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Politics, culture, and American life — from the family perspective.

War Is Over, If You Want It to Be -- Really?



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I’m in a hotel room in Des Moines, working on a writing project while The Sing Off’s Christmas special drones on in my room. Though I’ve watched the show pretty religiously with my kids, it’s background noise tonight. I’m collecting information, organizing it into a longer book format, researching, ordering room service, trying to pretend I don’t know where the workout room is.

The show seemed happy enough, though I didn’t hear one Christmas song that wasn’t Santa-centric. (Perhaps I missed some? I heard the Beach Boys’ “Little St. Nick,” ”Baby, It’s Cold Outside,” Justin Bieber’s “Under the Mistletoe,” “Santa Claus is Coming to Town,” and even “You’re a Mean One, Mr. Grinch.” If I missed one, let me know. Again, it’s basically background noise tonight.) I enjoyed listening to host Nick Lachey and judges Sara Bareilles and Ben Folds performing on stage. (Okay, wasn’t so enthused about Nick. Have you noticed the weird shoulder shrug thing he does while announcing performers? My daughter pointed this out, and now I can’t pay attention to anything else he says. It’s like his body physically emphasizes punctuation marks.)

Anyway, I was listening to a torturous rendition of “Happy Christmas (War Is Over)” — a 1971 song written by John Lennon and Yoko Ono – and realized that they were singing this in honor of the soldiers who were coming home for the holidays.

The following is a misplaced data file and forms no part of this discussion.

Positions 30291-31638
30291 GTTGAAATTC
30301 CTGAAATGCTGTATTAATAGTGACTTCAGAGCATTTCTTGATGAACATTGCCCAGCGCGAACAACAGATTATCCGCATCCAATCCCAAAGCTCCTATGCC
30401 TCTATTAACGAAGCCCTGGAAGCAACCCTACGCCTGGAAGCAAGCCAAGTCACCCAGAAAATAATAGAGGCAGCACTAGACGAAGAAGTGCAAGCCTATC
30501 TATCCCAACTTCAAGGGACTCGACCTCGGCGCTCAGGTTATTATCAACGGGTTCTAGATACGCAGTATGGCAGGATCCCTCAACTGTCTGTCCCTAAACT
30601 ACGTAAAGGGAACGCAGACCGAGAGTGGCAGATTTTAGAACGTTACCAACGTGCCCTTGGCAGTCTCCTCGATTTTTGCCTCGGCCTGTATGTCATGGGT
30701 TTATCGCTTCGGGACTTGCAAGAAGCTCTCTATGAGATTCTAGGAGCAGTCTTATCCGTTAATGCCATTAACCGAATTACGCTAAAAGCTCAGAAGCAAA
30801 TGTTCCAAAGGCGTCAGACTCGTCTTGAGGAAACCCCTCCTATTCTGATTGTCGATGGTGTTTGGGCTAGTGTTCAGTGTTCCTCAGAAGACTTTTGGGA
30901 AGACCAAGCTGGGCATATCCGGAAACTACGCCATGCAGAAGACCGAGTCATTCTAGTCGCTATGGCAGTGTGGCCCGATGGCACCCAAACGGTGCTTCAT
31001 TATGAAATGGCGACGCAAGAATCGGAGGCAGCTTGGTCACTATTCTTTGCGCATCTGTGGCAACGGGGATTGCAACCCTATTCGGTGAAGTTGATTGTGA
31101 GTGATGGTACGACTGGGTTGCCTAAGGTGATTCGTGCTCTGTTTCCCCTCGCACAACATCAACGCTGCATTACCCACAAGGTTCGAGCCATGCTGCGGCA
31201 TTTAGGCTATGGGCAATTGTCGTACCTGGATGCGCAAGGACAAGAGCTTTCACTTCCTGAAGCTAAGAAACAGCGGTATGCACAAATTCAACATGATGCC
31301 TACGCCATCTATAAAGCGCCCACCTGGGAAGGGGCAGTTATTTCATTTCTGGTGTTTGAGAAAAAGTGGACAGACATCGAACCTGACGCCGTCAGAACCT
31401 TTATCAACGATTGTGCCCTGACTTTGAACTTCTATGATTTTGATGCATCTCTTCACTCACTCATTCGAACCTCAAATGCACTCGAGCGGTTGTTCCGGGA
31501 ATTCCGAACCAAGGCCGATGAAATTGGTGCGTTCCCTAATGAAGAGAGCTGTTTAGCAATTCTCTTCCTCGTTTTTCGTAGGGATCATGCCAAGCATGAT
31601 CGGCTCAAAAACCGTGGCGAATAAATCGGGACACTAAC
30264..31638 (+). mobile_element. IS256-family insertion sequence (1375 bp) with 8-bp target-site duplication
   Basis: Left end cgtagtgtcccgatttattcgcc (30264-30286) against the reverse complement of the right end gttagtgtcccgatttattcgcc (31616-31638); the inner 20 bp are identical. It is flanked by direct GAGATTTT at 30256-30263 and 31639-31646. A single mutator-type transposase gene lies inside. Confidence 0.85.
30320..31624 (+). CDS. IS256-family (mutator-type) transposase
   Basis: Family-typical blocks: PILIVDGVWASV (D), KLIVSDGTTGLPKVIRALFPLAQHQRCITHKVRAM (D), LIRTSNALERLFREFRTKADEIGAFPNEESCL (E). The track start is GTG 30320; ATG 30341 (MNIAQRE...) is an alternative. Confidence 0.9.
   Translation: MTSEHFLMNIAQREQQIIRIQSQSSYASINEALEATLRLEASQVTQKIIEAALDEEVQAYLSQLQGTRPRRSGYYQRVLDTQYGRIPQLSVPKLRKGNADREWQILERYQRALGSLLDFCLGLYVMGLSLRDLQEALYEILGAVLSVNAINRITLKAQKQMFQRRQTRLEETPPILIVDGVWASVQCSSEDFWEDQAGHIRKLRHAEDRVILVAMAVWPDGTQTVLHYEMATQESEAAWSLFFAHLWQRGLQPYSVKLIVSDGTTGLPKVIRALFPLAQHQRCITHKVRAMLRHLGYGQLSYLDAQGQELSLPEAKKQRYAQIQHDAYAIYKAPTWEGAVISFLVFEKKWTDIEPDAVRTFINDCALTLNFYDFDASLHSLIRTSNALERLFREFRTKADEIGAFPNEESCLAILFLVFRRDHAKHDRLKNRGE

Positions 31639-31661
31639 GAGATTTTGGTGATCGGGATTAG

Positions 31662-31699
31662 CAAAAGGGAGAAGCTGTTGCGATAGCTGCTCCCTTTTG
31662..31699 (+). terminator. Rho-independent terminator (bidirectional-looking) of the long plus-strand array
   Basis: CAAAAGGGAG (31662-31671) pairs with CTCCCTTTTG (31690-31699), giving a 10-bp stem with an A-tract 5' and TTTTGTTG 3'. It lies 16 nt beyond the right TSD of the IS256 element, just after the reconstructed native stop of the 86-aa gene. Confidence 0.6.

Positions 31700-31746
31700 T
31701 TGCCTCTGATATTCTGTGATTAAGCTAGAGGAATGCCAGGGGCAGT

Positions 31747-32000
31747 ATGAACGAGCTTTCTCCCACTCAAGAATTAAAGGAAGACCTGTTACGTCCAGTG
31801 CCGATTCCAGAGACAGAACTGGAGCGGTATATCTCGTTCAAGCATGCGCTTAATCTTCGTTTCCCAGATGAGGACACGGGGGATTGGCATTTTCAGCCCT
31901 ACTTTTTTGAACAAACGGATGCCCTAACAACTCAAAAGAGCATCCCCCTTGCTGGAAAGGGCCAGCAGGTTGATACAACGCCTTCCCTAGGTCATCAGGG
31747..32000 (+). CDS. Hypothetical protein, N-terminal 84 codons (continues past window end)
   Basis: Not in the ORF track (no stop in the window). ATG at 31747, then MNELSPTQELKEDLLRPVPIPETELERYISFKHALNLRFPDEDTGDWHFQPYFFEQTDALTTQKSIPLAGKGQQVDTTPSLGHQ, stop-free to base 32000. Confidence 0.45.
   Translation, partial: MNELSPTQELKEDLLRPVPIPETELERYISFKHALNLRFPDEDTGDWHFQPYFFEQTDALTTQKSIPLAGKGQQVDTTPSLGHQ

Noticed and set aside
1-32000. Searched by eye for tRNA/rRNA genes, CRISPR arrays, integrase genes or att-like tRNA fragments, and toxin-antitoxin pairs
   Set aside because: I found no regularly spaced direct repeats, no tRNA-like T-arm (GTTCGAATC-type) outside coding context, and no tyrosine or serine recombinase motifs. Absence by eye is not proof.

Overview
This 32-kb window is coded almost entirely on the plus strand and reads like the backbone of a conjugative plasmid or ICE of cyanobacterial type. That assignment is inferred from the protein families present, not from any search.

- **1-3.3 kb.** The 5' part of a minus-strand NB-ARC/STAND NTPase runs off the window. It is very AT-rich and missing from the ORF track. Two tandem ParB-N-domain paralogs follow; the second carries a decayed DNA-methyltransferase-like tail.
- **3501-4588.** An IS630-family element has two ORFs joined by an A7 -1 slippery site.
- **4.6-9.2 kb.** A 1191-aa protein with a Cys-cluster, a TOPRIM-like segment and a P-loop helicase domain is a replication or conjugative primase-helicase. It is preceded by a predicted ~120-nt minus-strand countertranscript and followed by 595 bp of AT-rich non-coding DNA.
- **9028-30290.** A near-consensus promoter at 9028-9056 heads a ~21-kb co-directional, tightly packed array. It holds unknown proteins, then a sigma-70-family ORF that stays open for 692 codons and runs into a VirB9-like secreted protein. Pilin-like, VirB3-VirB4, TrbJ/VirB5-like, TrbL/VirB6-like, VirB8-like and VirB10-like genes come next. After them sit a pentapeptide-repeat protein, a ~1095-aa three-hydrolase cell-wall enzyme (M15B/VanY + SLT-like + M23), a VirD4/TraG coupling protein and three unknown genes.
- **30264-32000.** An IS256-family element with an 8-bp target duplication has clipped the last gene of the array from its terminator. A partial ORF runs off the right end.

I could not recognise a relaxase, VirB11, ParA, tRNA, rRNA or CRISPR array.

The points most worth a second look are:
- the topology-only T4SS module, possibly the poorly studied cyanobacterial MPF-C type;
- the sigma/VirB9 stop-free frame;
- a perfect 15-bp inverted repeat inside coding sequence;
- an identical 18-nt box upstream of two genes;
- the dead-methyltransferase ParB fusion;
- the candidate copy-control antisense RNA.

Does this seem tone deaf to you? As the wife of a soldier, I appreciate that the show is honoring our soldiers in a time of war. I mean, I wish all of the shows would take a moment to think about the soldiers who won’t be spending the holidays at home. But seriously? Doesn’t the song choice seem strange to you? Does a liberal, hippie, Vietnam-era song provide comfort to anyone, except in some sort of nostalgic Forrest Gump soundtrack kind of way? Isn’t it only nice if it’s divorced from historic context?

If I’m right that the show’s producers made a decision to eliminate all religiously themed songs, then perhaps it makes sense. After all, there are meaningful Christmas songs that deal with war. For example, two stanzas of ”I Heard the Bells on Christmas Day” refer to the Civil War and the other five emphasize God’s sovereignty and the ultimate triumph over evil. However, if you reduce Christmas to some sort of feel-good season without any religious significance, then what comfort can you offer the military?

He might be okay at delivering presents, but Santa’s just not that great at delivering hope or comfort to the homesick.



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